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Thumbnails May 11

by Tony Medley

Limitless (9/10): Bradley Cooper overcomes disappointing performances by Abbie Cornish and Robert De Niro to carry this fun movie. Cooper takes a drug that makes him a business genius, a metaphor for todayís steroid-created super-athletes. The tension never lets up, enhanced by terrific special effects, cinematography, editing, and music.

Source Code (9/10): Starting with a Robert Wise-style opening with gorgeous aerial shots of Chicago, this presents a refreshing new idea for time warp movies. Jake Gyllenhaalís performance shines, aided by outstanding cinematography and music. Although there are a few plot holes, itís not possible to make a time warp movie without them, time travel being impossible. But they were so few and so unimportant that they were easy to ignore.

POM Wonderful Presents: THE GREATEST MOVIE EVER SOLD: (8/10): The new style of documentary tells its story by concentrating on the person making the documentary. Here, Morgan Spurlock shows how he went about financing this film about product placement in movies by getting his entire film financed by product placement. Itís a laugh-out-loud funny, but educational, look at the way a movie gets made.

Hanna (8/10): Hanna (Saiorse Ronan) is a teenager raised in the Arctic by her father, Eric Bana, to be the perfect assassin. Out to kill Cate Blanchett, sheís as much in the dark as the audience. Ronan sparkles as the violent Hanna, as does Bana as her equally deadly father. Adding to the mischief, Blanchett, generally a good guy, is a satisfyingly hateful villain. There isnít a minute when the pace lapses. This is a highly entertaining film, but there is a lot of violence.

Exporting Raymond (8/10): Phil Rosenthal stars in his production of a cinema-verite, eponymous, funny documentary in the same mold as Spurlockís about how he got his sitcom ďEverybody Loves RaymondĒ produced in Russia. Rosenthalís superb sense of humor is amplified by his narrative talent.

Atlas Shrugged, Part I (7/10): Although burdened by a lead actress, Taylor Schilling, with the range of emotions of a blade of grass, this low budget, well-paced rendition of Ayn Randís conservative, prescient metaphysical blockbuster tells the story with surprisingly effective production values. The facts are so appropriate to todayís crisis in government, itís hard to believe it was written in 1957.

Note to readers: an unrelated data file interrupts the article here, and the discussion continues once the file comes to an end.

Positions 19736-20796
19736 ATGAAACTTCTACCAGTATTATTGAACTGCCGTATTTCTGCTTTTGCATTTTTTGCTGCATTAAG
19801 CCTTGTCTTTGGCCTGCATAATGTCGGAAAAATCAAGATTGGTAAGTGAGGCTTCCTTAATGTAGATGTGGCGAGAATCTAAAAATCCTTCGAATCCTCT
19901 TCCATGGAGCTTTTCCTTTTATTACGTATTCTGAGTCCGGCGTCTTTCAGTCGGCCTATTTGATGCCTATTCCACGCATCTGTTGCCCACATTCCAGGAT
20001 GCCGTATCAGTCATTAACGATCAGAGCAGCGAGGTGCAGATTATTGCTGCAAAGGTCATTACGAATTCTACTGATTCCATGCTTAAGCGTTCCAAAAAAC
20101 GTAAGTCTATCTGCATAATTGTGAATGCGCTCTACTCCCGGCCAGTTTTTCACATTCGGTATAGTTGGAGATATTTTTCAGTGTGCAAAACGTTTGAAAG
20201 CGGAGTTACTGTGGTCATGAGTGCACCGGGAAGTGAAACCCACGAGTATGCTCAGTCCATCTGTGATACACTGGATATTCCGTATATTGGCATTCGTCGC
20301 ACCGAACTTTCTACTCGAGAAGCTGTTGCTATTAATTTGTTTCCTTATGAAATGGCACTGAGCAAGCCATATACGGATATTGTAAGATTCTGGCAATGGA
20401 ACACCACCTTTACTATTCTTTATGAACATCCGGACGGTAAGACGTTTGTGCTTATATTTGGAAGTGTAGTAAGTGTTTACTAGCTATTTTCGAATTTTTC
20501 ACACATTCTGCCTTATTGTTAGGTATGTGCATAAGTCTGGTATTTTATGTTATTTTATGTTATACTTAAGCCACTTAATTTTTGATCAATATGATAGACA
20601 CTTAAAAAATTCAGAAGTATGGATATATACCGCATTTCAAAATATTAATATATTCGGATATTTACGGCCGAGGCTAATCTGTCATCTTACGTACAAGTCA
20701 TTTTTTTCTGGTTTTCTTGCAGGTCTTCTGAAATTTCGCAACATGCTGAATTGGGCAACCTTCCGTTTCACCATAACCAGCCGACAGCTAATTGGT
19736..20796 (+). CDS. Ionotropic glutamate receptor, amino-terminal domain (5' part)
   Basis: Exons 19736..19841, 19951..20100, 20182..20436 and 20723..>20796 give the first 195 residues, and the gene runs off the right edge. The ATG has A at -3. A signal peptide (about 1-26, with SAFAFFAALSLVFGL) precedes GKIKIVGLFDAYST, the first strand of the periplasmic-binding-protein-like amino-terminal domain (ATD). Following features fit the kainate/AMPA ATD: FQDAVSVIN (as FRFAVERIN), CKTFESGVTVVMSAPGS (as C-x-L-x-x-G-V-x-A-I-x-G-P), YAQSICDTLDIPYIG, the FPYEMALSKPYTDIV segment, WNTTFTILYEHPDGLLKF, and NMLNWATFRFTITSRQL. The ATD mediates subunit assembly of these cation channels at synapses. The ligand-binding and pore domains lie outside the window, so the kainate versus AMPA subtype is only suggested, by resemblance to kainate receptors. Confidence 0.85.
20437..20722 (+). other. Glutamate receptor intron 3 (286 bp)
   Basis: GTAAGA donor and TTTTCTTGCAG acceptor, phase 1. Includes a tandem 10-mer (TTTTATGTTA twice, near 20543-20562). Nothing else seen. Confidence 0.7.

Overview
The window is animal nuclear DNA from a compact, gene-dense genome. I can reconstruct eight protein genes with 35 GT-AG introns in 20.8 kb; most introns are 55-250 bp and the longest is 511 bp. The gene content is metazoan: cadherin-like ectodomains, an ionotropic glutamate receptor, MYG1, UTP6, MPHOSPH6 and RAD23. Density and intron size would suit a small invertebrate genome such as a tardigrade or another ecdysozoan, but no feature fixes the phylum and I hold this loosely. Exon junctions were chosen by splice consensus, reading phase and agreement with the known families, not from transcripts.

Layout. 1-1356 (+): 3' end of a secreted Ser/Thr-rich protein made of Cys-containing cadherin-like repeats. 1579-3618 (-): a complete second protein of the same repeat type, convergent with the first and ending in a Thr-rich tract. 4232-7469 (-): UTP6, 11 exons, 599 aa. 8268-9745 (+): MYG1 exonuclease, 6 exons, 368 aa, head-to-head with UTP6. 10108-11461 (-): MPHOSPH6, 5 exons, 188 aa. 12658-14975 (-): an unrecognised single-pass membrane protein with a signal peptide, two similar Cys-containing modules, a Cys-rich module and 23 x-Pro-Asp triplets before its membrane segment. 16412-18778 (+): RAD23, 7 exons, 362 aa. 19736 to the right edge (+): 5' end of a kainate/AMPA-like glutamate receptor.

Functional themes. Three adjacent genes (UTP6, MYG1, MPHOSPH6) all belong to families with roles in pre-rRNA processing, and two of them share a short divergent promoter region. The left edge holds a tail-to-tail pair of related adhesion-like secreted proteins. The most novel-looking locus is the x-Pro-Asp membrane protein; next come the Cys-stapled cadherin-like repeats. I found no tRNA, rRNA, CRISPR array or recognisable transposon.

Your Highness (5/10): Faintly reminiscent of 2009ís Year One, but not nearly as clever or entertaining, there is only one truly funny line in the movie. Unfortunately, it is so tasteless and uncharming that I canít repeat it here. Itís not unexpected that this film is full of f-bombs, crude language, and scurrilous jokes since itís directed by David Gordon Green, who was responsible for 2008ís Pineapple Express which would have been a silent film without all the f-bombs.

Arthur (1/10): There are more laughs (three) in the two-minute trailer than there are in the 110 minute movie (none), and what was funny in the trailer is not funny in the movie. That the material is weak and offensive should not be a surprise since the script was written by Peter Baynham, who was responsible for the mindlessly obscene Borat (2006) and BruŮo (2009) both of which substituted vulgarity and shock value for humor.

The Conspirator 1/10): Director Robert Redford shamelessly stacks the deck by omitting all the convincing evidence against Mary Surratt  as a conspirator in the assassination of Lincoln to buttress his biased point of view that sheís innocent. But if guilty, as the totality of the missing evidence indicates, she is the most notorious villainess in American history since she could have prevented Lincolnís assassination. Surrattís story deserves better than this maladroit film thatís rife with life-threatening boredom. I barely made it out alive.